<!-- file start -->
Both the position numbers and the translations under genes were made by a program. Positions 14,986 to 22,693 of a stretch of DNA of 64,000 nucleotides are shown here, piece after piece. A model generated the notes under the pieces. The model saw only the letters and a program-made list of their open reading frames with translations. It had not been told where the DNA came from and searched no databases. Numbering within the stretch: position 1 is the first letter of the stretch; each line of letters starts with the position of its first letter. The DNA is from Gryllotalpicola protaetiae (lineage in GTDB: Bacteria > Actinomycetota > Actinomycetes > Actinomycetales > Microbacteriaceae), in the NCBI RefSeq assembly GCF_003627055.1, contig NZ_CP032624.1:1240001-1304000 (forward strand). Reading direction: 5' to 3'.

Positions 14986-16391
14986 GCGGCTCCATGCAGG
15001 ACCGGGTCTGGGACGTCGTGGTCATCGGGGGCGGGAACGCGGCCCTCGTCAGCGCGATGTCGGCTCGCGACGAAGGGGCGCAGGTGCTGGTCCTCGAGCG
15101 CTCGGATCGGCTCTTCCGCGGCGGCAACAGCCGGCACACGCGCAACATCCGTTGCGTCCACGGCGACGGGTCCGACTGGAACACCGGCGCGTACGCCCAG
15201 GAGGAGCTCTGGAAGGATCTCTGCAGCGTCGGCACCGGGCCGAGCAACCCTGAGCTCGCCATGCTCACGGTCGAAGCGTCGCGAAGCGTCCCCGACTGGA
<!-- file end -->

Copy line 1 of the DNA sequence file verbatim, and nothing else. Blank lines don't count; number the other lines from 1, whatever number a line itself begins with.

Both the position numbers and the translations under genes were made by a program. Positions 14,986 to 22,693 of a stretch of DNA of 64,000 nucleotides are shown here, piece after piece. A model generated the notes under the pieces. The model saw only the letters and a program-made list of their open reading frames with translations. It had not been told where the DNA came from and searched no databases. Numbering within the stretch: position 1 is the first letter of the stretch; each line of letters starts with the position of its first letter. The DNA is from Gryllotalpicola protaetiae (lineage in GTDB: Bacteria > Actinomycetota > Actinomycetes > Actinomycetales > Microbacteriaceae), in the NCBI RefSeq assembly GCF_003627055.1, contig NZ_CP032624.1:1240001-1304000 (forward strand). Reading direction: 5' to 3'.